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“We are still here”

Elizabeth and José in their cornfield. Photo: Gillian Hoyer

January 11, 2016

By Gillian Hoyer

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“When I first met CoCoSI I thought I was going to die very soon,” says Maria (all names have been changed in this story for the protection of the people involved), a petite soft-spoken woman sitting in the front room of her small home in Cabañas district, El Salvador. Then she adds, with a twinkle in her eyes, “That was a long time ago and, as you can see, we are still here!”

Maria was diagnosed with HIV in 1996 when her first husband died of the disease. Because she did not know her HIV status before her husband died, her daughter, Elizabeth was born with HIV. She struggled as a single mother with a significant health diagnosis for herself and her daughter. It was extremely difficult for her and she was not sure if she would live.

Staff from PWRDF partner CoCoSI (the Committee Against AIDS) first met Maria and Elizabeth when Elizabeth was only 12 years old. They connected with her through the HIV Clinic at the hospital in Sensuntepeque, Cabañas and began home visits, then connected them with a support group run by CoCoSI at the hospital.

It was through this support group that Maria met José. Maria and José and their families have made a new life together. They live in a small adobe home with a small store that sells chips and pop. This is how they make an income for their family. José farms. He has a bit of land where he farms corn, and another patch for beans. It is enough food to somewhat sustain the family, when José is healthy.

But they have to be careful. Secrecy and isolation describe how many HIV/AIDS sufferers live in El Salvador, even today. CoCoSI is working to change this. Whenever CoCoSI comes to visit the home, you can be sure that the neighbours are listening to see what they can find out about the family. If it were discovered that Maria, José, and Elizabeth are HIV positive, they would be shunned and lose all their business. Even José’s daughter and son-in-law, who are not HIV positive, do not know the HIV status of their family members.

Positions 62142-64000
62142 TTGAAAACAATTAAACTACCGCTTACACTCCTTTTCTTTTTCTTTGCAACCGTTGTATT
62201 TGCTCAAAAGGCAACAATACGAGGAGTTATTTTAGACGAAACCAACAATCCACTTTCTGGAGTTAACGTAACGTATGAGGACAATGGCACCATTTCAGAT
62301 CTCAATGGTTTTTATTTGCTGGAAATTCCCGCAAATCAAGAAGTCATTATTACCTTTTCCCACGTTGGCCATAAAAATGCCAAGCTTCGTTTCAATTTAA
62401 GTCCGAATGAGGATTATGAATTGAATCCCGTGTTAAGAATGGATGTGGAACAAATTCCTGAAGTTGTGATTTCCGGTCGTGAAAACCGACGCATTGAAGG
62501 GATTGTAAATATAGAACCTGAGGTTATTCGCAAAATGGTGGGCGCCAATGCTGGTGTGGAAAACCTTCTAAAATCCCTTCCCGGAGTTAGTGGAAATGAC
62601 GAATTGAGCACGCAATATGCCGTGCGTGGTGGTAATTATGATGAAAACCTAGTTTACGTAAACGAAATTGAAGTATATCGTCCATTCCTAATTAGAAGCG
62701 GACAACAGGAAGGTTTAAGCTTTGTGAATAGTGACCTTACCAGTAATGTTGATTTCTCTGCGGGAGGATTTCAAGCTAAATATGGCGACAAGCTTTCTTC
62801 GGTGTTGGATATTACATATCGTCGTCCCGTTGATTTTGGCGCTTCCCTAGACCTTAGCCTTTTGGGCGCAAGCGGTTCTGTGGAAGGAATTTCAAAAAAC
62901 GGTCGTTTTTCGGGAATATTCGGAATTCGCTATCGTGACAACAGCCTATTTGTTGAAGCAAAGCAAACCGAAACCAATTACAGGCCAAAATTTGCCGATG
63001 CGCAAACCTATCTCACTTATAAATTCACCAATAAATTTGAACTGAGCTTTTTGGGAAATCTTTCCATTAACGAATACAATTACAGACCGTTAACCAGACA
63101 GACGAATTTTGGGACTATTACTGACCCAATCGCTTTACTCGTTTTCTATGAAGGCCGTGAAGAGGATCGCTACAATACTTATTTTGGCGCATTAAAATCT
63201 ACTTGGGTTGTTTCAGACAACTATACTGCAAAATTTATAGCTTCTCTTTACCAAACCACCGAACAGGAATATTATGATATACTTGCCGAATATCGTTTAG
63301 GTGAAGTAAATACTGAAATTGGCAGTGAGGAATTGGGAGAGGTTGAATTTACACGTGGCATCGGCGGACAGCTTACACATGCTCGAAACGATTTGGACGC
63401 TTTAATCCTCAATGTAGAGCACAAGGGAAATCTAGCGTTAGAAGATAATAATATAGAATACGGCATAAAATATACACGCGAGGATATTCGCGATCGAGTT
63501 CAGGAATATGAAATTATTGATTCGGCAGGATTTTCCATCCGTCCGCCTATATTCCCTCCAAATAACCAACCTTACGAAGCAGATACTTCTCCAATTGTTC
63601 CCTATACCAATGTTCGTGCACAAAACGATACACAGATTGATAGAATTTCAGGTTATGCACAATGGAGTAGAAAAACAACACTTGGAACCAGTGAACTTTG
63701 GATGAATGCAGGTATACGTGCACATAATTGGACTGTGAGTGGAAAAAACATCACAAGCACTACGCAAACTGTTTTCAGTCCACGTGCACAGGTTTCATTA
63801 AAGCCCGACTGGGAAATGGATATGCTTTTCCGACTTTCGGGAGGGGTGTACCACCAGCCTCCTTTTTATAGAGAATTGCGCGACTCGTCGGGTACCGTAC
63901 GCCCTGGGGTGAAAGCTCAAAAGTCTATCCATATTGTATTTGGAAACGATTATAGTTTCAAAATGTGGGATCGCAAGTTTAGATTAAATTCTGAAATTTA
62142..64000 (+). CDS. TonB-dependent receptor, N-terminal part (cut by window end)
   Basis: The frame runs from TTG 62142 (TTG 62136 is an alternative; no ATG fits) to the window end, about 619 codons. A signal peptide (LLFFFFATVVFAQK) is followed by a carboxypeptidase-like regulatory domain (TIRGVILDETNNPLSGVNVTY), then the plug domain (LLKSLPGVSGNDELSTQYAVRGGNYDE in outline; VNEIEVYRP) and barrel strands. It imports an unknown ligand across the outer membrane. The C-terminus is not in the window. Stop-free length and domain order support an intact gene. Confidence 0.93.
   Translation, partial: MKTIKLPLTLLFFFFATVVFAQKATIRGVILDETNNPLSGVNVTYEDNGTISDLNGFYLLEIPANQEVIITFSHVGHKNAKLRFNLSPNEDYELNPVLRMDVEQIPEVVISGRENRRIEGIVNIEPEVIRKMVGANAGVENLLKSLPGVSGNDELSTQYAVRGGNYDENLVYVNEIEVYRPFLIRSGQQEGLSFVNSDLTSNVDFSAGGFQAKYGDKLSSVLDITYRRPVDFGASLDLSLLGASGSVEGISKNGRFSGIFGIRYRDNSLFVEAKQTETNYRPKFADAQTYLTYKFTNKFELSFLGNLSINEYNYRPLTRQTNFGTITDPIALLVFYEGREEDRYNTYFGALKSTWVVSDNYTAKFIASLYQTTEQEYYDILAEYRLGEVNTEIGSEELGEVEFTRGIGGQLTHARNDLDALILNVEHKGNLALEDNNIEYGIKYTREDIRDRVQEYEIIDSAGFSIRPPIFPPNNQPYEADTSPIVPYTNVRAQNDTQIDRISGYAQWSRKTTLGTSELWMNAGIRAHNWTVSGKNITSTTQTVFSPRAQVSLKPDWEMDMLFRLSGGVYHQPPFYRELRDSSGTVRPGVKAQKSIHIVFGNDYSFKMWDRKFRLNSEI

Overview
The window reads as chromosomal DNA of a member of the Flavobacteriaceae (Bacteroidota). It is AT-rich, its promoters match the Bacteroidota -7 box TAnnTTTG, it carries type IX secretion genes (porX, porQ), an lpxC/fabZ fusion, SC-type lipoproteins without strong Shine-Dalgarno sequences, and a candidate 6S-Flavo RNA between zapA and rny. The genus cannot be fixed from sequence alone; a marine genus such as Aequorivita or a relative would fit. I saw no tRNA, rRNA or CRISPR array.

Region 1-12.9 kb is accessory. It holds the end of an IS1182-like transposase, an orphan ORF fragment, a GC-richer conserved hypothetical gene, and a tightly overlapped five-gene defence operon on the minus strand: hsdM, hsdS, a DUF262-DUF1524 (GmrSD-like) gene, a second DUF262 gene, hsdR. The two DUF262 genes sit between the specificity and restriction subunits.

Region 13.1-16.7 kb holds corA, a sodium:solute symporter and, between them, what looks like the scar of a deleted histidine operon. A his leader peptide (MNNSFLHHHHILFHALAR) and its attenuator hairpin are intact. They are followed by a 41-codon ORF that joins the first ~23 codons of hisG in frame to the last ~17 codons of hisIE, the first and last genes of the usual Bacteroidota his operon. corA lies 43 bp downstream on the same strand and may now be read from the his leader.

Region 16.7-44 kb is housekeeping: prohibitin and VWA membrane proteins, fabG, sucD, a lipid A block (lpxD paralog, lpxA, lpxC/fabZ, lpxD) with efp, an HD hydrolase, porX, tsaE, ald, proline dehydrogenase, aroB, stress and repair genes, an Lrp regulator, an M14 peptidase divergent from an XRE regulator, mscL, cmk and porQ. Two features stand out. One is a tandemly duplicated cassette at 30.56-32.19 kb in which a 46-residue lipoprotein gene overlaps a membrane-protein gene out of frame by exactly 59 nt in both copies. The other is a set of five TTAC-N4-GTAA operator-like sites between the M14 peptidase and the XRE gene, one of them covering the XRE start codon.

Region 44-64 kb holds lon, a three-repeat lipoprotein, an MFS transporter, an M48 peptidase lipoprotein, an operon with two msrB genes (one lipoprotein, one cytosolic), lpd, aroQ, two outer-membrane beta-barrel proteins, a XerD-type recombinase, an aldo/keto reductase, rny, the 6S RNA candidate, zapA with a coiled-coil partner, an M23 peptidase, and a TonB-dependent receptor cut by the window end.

Connection with CoCoSI, however, has meant the difference between life and death for this family.

Not only does CoCoSI run support groups for people living with HIV/AIDS in the Cabañas district, but they support people in so many other ways. The team runs workshops on different aspects of living with the disease and provide transportation and food costs for people travelling so that they can get to the groups. They will even help with money to get to the hospital for appointments or to get medications from the clinic at the hospital.

Maria summed up the support of CoCoSI by saying, “When I was diagnosed in 1996, it was extremely difficult for me. Now it is like nothing to take care of myself. We need CoCoSI to keep helping us and we will be okay.”

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